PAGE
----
# Convergence of $x_{n+1}=\frac{1}{3}(x_n^2+2)$

Let $0<x_0<1$. Given the recursive defined sequence $x_{n+1}=\frac{1}{3}(x_n^2+2)$ for $n \in \mathbb{N}$. Show that this sequence converges and calculate it's value.

Show that it's bounded above with $x_n <1$ Base Case: $x_1=\frac{1}{3}(x_0^2+2)<1$ Induction Hypothesis: Be $x_k<1$ Induction Step: $n\rightarrow n+1$

$x_{n+1}=\frac{1}{3}(x_n^2+2)<1$.

Show that it's monotonically nondecreasing: $x_{n+1}-x_n=\frac{1}{3}(x_n^2+2) -x_n=...$ I've made a few steps more, but i can't see why this is in the end $>0$...

• Another method is to argue inductively: $x_{n+2}-x_{n+1}=\frac13(x_{n+1}^2-x_n^2)=\frac13(x_{n+1}-x_n)(x_{n+1}+x_n)$. – Andrés E. Caicedo Feb 14 '14 at 8:07

## 3 Answers

Hint:\begin{align*} \frac 1 3 (x_n^2 + 2) - x_n &= \frac 1 3 (x_n^2 - 3x_n + 2) \\ &= \frac 1 3 (x_n - 2)(x_n - 1) \end{align*}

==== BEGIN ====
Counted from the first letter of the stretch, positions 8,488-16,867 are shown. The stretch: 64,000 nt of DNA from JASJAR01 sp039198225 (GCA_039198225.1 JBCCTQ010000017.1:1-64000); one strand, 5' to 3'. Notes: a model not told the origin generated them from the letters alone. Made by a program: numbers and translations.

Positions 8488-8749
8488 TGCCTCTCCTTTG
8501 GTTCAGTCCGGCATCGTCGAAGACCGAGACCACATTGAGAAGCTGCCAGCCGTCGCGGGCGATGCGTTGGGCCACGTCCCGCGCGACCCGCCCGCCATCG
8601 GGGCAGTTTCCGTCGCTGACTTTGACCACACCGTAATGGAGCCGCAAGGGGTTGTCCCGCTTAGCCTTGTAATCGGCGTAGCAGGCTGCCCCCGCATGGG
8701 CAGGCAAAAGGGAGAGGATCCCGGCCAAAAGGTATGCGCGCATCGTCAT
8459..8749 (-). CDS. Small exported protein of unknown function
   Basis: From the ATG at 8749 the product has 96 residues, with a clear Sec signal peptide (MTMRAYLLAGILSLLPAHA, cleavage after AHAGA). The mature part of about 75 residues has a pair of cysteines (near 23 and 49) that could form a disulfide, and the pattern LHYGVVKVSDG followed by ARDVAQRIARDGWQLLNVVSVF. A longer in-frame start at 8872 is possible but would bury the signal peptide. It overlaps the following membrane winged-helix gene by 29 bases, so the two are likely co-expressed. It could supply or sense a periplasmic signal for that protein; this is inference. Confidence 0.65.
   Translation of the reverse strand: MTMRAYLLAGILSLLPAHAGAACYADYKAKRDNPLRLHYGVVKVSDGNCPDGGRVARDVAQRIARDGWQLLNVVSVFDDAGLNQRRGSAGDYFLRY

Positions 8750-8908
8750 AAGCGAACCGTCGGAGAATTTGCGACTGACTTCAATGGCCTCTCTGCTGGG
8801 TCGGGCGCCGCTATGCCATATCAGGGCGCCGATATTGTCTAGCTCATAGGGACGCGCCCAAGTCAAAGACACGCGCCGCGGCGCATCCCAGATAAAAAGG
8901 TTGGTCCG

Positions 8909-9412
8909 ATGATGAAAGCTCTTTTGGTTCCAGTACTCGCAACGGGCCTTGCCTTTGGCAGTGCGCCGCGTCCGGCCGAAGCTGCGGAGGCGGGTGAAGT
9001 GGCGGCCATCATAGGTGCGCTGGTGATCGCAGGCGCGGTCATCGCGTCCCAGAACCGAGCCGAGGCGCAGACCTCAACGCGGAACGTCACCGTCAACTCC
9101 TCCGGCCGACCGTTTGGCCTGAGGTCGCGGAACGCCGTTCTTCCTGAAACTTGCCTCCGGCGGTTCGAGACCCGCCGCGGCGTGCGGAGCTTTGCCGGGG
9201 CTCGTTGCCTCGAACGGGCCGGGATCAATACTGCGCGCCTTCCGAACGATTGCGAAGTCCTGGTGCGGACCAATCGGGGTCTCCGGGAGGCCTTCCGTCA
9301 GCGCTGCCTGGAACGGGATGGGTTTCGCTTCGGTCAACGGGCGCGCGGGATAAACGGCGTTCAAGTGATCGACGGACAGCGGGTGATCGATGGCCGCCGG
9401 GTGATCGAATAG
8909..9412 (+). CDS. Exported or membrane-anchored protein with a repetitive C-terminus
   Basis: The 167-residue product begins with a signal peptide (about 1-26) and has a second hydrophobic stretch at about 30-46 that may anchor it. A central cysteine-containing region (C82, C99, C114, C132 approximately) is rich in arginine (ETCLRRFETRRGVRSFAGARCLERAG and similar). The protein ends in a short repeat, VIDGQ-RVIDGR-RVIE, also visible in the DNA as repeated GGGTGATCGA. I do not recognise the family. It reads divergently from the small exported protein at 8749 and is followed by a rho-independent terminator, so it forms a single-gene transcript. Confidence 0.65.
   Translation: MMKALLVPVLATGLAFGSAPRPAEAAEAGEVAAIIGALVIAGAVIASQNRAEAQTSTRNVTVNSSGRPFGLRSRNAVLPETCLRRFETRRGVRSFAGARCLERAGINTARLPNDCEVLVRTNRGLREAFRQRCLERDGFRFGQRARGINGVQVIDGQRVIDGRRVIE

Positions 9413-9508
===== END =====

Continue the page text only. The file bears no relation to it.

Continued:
Now use the previous part.

• Since $x_n<1$, $(x_n - 2)(x_n - 1)$ are bouth negativ, so their product is positive. – fear.xD Feb 10 '14 at 19:16
• @fear.xD Exactly. And that's exactly what you need. – user61527 Feb 10 '14 at 19:16

In what follows we show that $x_n\to 1$.

Set $y_n=x_n-1$, then $y_0\in (-1,0)$ and $$y_n=\frac{y_n+2}{3}\cdot y_n.$$

We shall show that: $y_{n}\in \left(-\dfrac{2^n}{3^n},0\right)$.

Indeed, $y_0\in (-1,0)$. Assume that $y_{k}\in \left(-\dfrac{2^k}{3^k},0\right)$. Then $$\frac{2y_k+2}{3} \in \left(\frac{1}{3},\frac{2}{3}\right),$$ and hence $$y_{k+1}=y_k\cdot \frac{2y_k+2}{3} \in \left(-\dfrac{2^{k+1}}{3^{k+1}},0\right)$$

Once this is proved, this implies that $y_n\to 0$, and hence $x_n\to 1$.

• Very interesting approach(as usual)! +1 – user119228 Feb 13 '14 at 0:52

Let be $f(x)={1\over 3}(x^2+2)$. $f'(x)={2\over 3}x$ and we have: $$x\in[0,1]\implies 0\le f(x)={1\over 3}(x^2+2)\le{1\over 3}(1+2)=1,$$ $$x\in[0,1]\implies 0\le f'(x)={2\over 3}x\le{2\over 3}<1.$$ So $f:[0,1]\longrightarrow[0,1]$ is contractive and the limit of the sequence is the only fixed point of $f$.